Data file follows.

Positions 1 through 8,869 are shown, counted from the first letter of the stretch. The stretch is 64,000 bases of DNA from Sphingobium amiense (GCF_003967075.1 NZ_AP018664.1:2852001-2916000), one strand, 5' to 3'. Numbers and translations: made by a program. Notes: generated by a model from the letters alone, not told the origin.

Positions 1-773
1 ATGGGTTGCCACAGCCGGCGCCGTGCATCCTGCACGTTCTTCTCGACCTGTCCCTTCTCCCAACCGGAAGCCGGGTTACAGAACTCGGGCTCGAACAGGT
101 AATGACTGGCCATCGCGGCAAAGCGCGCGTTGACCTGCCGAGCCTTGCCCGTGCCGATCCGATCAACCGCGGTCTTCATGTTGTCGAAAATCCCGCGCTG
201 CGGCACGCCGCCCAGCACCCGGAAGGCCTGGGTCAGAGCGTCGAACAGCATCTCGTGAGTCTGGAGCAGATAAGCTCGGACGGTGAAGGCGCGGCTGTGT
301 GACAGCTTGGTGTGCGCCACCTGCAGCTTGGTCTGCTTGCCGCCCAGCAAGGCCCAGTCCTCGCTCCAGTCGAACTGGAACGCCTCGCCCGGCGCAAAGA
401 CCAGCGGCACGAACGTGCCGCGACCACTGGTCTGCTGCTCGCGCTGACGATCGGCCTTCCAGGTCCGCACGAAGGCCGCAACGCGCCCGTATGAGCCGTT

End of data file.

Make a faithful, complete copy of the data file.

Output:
Positions 1 through 8,869 are shown, counted from the first letter of the stretch. The stretch is 64,000 bases of DNA from Sphingobium amiense (GCF_003967075.1 NZ_AP018664.1:2852001-2916000), one strand, 5' to 3'. Numbers and translations: made by a program. Notes: generated by a model from the letters alone, not told the origin.

Positions 1-773
1 ATGGGTTGCCACAGCCGGCGCCGTGCATCCTGCACGTTCTTCTCGACCTGTCCCTTCTCCCAACCGGAAGCCGGGTTACAGAACTCGGGCTCGAACAGGT
101 AATGACTGGCCATCGCGGCAAAGCGCGCGTTGACCTGCCGAGCCTTGCCCGTGCCGATCCGATCAACCGCGGTCTTCATGTTGTCGAAAATCCCGCGCTG
201 CGGCACGCCGCCCAGCACCCGGAAGGCCTGGGTCAGAGCGTCGAACAGCATCTCGTGAGTCTGGAGCAGATAAGCTCGGACGGTGAAGGCGCGGCTGTGT
301 GACAGCTTGGTGTGCGCCACCTGCAGCTTGGTCTGCTTGCCGCCCAGCAAGGCCCAGTCCTCGCTCCAGTCGAACTGGAACGCCTCGCCCGGCGCAAAGA
401 CCAGCGGCACGAACGTGCCGCGACCACTGGTCTGCTGCTCGCGCTGACGATCGGCCTTCCAGGTCCGCACGAAGGCCGCAACGCGCCCGTATGAGCCGTT